Figure 1.
 
Light micrograph of a semithin section of a rabbit’s eye after trabeculectomy without methylcellulose, showing sclera (SC) and compact irregular subscleral tissue (☆). Toluidine blue stain; magnification, ×500.
Figure 2.
 
Light micrograph of semithin section of rabbit eye after trabeculectomy without methylcellulose showing sclera (SC) and wavy compact subscleral tissue (☆) formed of spindle-shaped fibrocytes (f), some showing active nuclei (arrowhead). Toluidine blue stain; magnification, ×500.
Figure 2.
 
Light micrograph of semithin section of rabbit eye after trabeculectomy without methylcellulose showing sclera (SC) and wavy compact subscleral tissue (☆) formed of spindle-shaped fibrocytes (f), some showing active nuclei (arrowhead). Toluidine blue stain; magnification, ×500.
Figure 3.
 
Light micrograph of semithin sections of a rabbit eyes after trabeculectomy with methylcellulose, showing sclera (SC) with subscleral tissue having multiple irregular spaces (S) surrounded by fibrous connective tissue (f) with cellular infiltrate formed mainly of macrophages (arrowhead) and lymphocytes (arrow). Toluidine blue stain; magnification, ×500.
Figure 3.
 
Light micrograph of semithin sections of a rabbit eyes after trabeculectomy with methylcellulose, showing sclera (SC) with subscleral tissue having multiple irregular spaces (S) surrounded by fibrous connective tissue (f) with cellular infiltrate formed mainly of macrophages (arrowhead) and lymphocytes (arrow). Toluidine blue stain; magnification, ×500.
Figure 4.
 
A different rabbit eye showing the same features as described in Figure 3 .
Figure 4.
 
A different rabbit eye showing the same features as described in Figure 3 .
JampelHD, MuschDC, GillespieBW, et al. Perioperative complications of trabeculectomy in the Collaborative Initial Glaucoma Treatment Study (CIGTS). Am J Ophthalmol. 2005;140:16–22. [CrossRef] [PubMed]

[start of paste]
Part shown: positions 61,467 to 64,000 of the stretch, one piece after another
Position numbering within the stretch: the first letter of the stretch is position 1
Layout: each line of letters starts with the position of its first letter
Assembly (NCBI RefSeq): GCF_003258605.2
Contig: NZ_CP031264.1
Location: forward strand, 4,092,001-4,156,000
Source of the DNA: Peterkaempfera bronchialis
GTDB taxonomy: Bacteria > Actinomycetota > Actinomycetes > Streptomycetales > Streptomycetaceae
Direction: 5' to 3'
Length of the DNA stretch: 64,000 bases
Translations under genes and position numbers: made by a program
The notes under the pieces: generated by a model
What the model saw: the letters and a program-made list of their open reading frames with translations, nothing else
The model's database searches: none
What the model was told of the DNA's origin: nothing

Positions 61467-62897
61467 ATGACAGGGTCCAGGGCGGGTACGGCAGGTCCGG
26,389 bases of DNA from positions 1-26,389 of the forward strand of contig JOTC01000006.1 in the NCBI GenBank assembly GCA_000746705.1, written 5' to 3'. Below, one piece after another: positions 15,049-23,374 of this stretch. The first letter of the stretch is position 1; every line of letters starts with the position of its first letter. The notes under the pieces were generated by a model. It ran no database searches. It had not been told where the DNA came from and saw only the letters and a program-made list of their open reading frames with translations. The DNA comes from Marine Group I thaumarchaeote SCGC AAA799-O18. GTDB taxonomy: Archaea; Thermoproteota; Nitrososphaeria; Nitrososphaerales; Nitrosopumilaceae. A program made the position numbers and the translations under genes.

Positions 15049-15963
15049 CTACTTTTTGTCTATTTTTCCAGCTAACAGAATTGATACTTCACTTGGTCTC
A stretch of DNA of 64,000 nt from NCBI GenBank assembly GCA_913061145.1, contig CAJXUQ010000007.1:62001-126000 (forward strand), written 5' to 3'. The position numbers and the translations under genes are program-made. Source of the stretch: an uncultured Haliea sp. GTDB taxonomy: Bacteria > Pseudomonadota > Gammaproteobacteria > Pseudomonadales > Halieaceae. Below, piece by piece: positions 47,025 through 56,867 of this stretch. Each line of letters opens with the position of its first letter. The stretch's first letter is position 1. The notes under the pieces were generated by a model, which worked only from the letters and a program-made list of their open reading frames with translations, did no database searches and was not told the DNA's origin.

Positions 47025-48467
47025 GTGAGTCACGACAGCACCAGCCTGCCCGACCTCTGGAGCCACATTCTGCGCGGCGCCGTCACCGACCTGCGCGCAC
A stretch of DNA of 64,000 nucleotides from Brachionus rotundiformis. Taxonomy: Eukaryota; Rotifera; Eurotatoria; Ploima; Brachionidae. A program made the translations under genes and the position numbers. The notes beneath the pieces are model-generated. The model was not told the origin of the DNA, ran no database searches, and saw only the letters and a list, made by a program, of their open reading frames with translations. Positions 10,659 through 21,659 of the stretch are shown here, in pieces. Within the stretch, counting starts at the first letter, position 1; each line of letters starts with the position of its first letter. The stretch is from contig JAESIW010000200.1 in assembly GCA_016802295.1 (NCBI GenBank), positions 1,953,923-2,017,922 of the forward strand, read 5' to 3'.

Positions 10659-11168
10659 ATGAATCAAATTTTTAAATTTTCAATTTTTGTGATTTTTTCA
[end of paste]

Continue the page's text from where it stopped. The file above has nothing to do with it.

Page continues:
ChenCW. Enhanced intraocular pressure controlling effectiveness of trabeculectomy by local application of mitomycin C. Trans Asia Pac Acad Ophthalmol. 1983;9:172–176.
HeuerDK, ParrishRK, II, GresselMG, et al. 5-Fluorouracil and glaucoma filtering surgery, II: a pilot study. Ophthalmology. 1984;91:384–394. [CrossRef] [PubMed]
SinghK. Antimetabolite application: science or voodoo?. J Glaucoma. 1997;6:271–273. [PubMed]
The Fluorouracil Filtering Study Group. Fluorouracil Filtering Surgery Study: one-year follow-up. Am J Ophthalmol. 1989;108:625–635. [CrossRef] [PubMed]
The Fluorouracil Filtering Study Group. Three year follow-up of the Fluorouracil Filtering Surgery Study. Am J Ophthalmol. 1993;115:115:82–92.
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SmithMF, SherwoodMB, DoyleJW, KhawPT. Results of intraoperative 5-fluorouracil supplementation on trabeculectomy for open-angle glaucoma. Am J Ophthalmol. 1992;114:737–741. [CrossRef] [PubMed]
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ChenPC, YamamotaT, SawadaA, et al. Use of antifibrosis agents and glaucoma drainage devices in the American and Japanese Glaucoma Societies. J Glaucoma. 1997;6:192–196. [PubMed]
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Figure 1.